The radiation source may emit carbon ions. Alternatively, proton radiation can for example be employed. A radiation source can be employed that emits lithium, oxygen, neon, helium, or other ions. This radiation source involves beams comprising massive particles, and even charged particles. The radiation source may be an accelerator system, such as a system which includes a linear accelerator and a synchrotron ring.
The detector located between the target volume to be treated and the radiation source that emits particles, such as ions, may be supported movably. The detector, which before the particle irradiation is performed serves as an X-radiation detector, can be removed from the beam path of the particle radiation source during the irradiation. Removing the X-radiation detector from its current position in the X-ray examination is generally not contemplated during the particle irradiation, but may potentially occur.
In an alternative feature, the X-radiation detector is located in stationary fashion, and thus remains in the beam path of the radiation source during the particle irradiation as well. The X-radiation detector may be constructed of materials that attenuate or scatter the particle radiation only slightly. In this arrangement, the use of the detector as both an X-radiation detector and a particle radiation detector may be advantageous. During the irradiation, the irradiation profile of the particle beam can thus be monitored with minimal expense for equipment.
An illustrative exemplary embodiment is described in further detail below with reference to, and in conjunction with, a drawing.
A medical examination and treatment system 1 includes a radiation source 2, which emits particle radiation 3, for example carbon-ion radiation, and which in a manner not shown in further detail is constructed for example to a synchrotron ring combined with a preceding linear accelerator. The system 1 also includes an X-ray emitter 4, which emits an X-ray beam 5. A radiation direction S1 of the particle radiation 3 is oriented counter or opposite to a radiation direction S2 of the X-ray beam 5. The X-ray beam 5 strikes or penetrates a patient 6, and a projection or image is made on a detector 7, which is located between the patient 6 and the radiation source 2. The detector 7 is operable at least as an X-radiation detector, so that before the therapeutic irradiation, the position of the patient 6 can be detected, and if needed, the patient's position relative to the particle beam 3 can be corrected.
The particle radiation 3 is aimed substantially exactly at a target volume 8—shown exaggeratedly large—which indicates the region of the tissue of the patient 6 that is to be treated. In the exemplary embodiment shown, the particle radiation 3 penetrates the detector 7, which simultaneously functions as a particle radiation detector. An additional position monitor is therefore unnecessary. A local distribution of the particle radiation 3, or in other words the beam cross section, can be monitored over the entire duration of the irradiation, via the detector 7. The selected requirements made of the detector are due to its dual use as:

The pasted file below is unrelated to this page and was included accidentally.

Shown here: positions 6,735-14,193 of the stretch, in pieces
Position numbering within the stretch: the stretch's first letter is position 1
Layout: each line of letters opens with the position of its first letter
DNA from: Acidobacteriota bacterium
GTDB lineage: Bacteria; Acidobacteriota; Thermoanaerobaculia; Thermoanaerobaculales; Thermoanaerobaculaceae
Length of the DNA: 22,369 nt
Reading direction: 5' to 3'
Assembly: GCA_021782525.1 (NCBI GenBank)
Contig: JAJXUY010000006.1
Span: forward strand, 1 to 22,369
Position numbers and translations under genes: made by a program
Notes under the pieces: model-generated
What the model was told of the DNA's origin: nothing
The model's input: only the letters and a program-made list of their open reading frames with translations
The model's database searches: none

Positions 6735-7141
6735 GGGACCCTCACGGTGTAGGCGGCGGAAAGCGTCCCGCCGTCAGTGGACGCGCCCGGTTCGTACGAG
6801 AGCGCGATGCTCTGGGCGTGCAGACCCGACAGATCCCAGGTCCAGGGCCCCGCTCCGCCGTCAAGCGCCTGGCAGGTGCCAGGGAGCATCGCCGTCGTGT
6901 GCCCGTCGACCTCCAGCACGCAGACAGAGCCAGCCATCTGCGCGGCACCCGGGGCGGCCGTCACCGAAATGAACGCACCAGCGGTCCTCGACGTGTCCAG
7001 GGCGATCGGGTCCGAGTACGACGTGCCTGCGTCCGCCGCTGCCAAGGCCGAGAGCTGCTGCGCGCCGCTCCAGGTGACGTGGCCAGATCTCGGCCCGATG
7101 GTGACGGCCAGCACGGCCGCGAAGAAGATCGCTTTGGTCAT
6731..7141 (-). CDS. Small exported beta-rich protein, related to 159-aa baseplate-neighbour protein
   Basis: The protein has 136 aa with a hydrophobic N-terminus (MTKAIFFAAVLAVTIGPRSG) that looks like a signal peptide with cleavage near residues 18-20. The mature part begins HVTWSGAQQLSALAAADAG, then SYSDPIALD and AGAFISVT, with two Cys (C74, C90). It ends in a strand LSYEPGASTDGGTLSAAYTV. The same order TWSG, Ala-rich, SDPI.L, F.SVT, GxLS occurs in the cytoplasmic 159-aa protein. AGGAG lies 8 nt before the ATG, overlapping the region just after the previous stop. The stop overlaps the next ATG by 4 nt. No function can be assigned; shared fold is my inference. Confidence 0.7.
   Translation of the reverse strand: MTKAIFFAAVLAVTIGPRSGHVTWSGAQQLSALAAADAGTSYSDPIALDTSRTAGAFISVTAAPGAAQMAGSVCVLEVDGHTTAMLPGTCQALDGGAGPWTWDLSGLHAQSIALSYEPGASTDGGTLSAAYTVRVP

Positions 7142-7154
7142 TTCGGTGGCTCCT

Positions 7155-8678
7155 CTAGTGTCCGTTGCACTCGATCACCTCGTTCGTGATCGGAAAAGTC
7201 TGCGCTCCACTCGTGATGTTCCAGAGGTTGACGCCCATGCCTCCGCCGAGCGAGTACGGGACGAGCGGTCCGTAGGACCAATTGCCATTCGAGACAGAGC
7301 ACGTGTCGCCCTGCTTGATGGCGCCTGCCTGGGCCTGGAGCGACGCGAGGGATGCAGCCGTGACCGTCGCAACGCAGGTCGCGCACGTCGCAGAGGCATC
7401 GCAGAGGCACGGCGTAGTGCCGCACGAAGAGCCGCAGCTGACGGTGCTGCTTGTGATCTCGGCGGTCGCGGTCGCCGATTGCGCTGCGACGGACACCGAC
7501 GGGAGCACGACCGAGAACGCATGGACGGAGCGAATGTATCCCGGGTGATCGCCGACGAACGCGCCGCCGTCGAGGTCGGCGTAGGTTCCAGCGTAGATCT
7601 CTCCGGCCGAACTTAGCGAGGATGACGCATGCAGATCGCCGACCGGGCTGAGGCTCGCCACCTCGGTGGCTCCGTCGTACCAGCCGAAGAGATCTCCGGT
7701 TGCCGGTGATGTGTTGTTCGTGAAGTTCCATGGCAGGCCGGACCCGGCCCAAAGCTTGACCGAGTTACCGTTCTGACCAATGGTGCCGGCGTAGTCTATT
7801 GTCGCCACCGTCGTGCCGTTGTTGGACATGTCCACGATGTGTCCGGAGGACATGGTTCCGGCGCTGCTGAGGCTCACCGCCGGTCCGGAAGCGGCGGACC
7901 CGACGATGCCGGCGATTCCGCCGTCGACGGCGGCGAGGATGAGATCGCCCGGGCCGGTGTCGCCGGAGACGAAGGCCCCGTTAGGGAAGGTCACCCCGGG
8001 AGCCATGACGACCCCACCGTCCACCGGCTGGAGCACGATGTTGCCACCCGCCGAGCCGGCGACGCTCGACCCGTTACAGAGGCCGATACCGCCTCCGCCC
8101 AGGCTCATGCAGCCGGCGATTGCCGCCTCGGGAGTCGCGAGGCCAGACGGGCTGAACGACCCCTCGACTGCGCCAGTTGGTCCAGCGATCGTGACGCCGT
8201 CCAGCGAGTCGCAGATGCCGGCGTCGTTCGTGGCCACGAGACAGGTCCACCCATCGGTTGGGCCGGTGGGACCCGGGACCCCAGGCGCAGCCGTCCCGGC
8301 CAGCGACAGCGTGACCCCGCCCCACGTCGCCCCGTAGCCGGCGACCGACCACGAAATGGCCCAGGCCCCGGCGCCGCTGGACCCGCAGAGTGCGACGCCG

a) an X-radiation detector for imaging, with pixel or volume pixel (voxel) sizes of fractions of a millimeter, and
b) a position monitor for the particle beam 3 to, for example, 1/10 of the beam diameter, that is, to approximately 0.1 to 0.2 mm.
For the sake of slight interaction with the particle beam, the detector 7, in the region that serves as a position monitor, may be made of a material with a low (atomic/molecular) weight, may be substantially thin, and may have a substantially homogeneous thickness, so as to affect the beam 5 minimally and uniformly over the beam cross section. Electronics are located, to the extend possible, outside a region that the radiation can pass through, so that for example only a silicon wafer may have radiation passing through it.
Alternatively, in another embodiment, the detector 7 may be movably positioned, for example displaceably or pivotably, in the examination and treatment system 1, to be removed from the beam path 5 of the radiation source 2 during the irradiation. As such, any influence on the particle radiation 3 by the detector 7 is precluded. Any higher absorption of particle beams by the detector 7 in comparison to electromagnetic rays, such as X-rays, is therefore irrelevant. The X-ray emitter 4 is not in operation during the particle irradiation.
The examination and treatment system 1, which in particle therapy operates with inverse beam-eye view imaging, may be suitable for a large, stationary particle radiation source 2, such as a heavy-ion radiation source. Other advantages are offered by the radiation source 2 with a rotatably supported beam delivery, combined with stationary accelerator components, such as a linear accelerator and a synchrotron. A substantially exact aiming of the particle radiation 3 from any direction at the target volume 8, or in other words the diseased organ of the patient 6, is achievable with maximum potential circumvention of adjacent organs at risk.